What Everyone Should Know About Grief – Part 5

Not long ago a woman wrote to Dear Abby expressing concern about her new friends, a couple who had lost their grown son six months previously. This so-called friend thought it creepy that the couple displayed photos of their son throughout the house.

Attitudes like this make me glad of my efforts to explain grief because the neighbor is so very wrong on so many levels. First, as we discussed in Part 1 of this series, the couple’s grief is not the neighbor’s responsibility. Grief belongs to the griever. Second, as we discussed in Part 3, grief for a life mate takes a long time, and from I have come to understand from fellow grievers, the only thing worse than losing a life mate is losing a child. Six months is barely a blip on the grief spectrum after such a devastating loss. At six months, that couple is still so new to grief that it’s amazing they managed to socialize at all, let alone make new friends.

And third, the subject of this discussion, is that whatever a person does to help get through the shock and horror of losing a life mate or a child is normal. Some behaviors aren’t as healthy as plastering your house with photos, but basically anything one does to get by is normal. When you are standing on the edge of the abyss with the tsunami of grief washing over you, anything you can do to keep from being blown into the abyss is normal.

Many people who have to deal with the onslaught of emotions and the whole chaotic mess of new grief feel as if they’ve gone crazy. They cannot imagine that such sheer breath-stealing agony is normal. And yet, it is.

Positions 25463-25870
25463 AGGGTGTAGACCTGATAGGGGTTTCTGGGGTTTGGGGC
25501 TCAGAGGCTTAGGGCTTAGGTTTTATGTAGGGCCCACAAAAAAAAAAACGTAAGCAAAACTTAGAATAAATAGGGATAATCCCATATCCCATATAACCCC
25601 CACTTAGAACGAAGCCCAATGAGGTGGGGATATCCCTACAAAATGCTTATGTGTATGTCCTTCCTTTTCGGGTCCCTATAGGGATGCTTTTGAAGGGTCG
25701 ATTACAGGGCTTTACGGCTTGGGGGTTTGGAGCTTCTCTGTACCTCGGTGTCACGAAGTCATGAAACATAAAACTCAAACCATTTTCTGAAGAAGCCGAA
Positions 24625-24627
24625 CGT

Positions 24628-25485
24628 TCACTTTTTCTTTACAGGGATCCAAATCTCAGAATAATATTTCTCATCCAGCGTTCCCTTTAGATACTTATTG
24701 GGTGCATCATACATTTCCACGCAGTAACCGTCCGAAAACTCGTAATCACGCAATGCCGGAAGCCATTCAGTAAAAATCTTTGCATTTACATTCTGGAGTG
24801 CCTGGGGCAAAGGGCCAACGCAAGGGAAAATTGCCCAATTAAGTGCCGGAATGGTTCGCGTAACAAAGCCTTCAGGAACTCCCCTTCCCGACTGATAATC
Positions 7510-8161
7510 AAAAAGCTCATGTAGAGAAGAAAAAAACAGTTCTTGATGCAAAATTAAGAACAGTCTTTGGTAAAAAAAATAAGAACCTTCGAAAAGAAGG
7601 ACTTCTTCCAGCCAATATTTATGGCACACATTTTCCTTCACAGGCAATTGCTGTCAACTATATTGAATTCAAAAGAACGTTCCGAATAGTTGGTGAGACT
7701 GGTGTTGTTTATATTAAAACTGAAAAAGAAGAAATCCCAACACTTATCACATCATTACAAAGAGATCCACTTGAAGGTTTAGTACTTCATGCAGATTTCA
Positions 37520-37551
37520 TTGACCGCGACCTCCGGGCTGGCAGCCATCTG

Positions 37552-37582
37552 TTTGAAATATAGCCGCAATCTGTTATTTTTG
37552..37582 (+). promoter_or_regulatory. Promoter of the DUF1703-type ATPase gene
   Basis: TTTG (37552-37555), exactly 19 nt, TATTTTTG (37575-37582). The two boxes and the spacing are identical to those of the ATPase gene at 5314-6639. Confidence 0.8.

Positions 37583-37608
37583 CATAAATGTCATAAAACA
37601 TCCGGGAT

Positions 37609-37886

What isn’t normal is for experts, friends, family, to categorize another’s grief as abnormal. What isn’t normal is for people to make someone else’s grief about them. If the friend thought all those photos depressing, imagine how depressing it must be for the couple who have only photos instead of a living son. Even if the couple removed the photos to satisfy the friend’s sensibilities, it would not change anything. The son would still be gone. And the couple would still be grieving.

So, if you are a griever, know that whatever you feel, others have felt. Whatever you have done to get through the days, others have done.

If you’re a witness to someone’s grief, be compassionate. Don’t judge. Know that your friends are doing the best they can. Whatever they are doing is not creepy. It’s normal.

***

Pat Bertram is the author of the suspense novels UnfinishedMadame ZeeZee’s Nightmare, Light BringerMore Deaths Than OneA Spark of Heavenly Fireand Daughter Am IBertram is also the author of Grief: The Great Yearning, “an exquisite book, wrenching to read, and at the same time full of profound truths.” Connect with Pat on Google+. Like Pat on Facebook.

2 Responses to “What Everyone Should Know About Grief – Part 5”

  1. Joe Says:

    That’s such an appropriate photo for this series. I remember being at the seashore in my younger days and feeling what I was told was the undertow, that current that is the flip-side of the incoming waves. That’s what this feels like: a constant undertow that threatens to suck me under with its force. Some days I can’t keep my balance and down I go, and then I surface sooner or later, sputtering and bedraggled. I’m sorry to report that even those who have been through this kind of loss are prone to insensitivity. Recently, a friend who lost his spouse 5 years ago asked how I was doing. “I’m okay,” I responded. His thoughtless reply: “Just ‘okay’? Well, that’s not very convincing.” Yeah, I didn’t realize it’s my job to convince people of anything. Perhaps needless to say, I don’t talk to him often anymore. I do enough self-flagellation as it is.

    • Pat Bertram Says:

      Ouch. That’s harsh. He should have known that at your stage of grief it’s amazing you can actually articulate the words, “I’m okay.” There were times I couldn’t even do that. Not everyone who has lost a spouse undergoes profound grief. Some people don’t seem to have been all that connected, so their lives go on pretty much as before. Others of us . . . well, we deal with that undertow. I hope you don’t deal too much in self-flagellation — the real culprit is death. That’s what created this horror.


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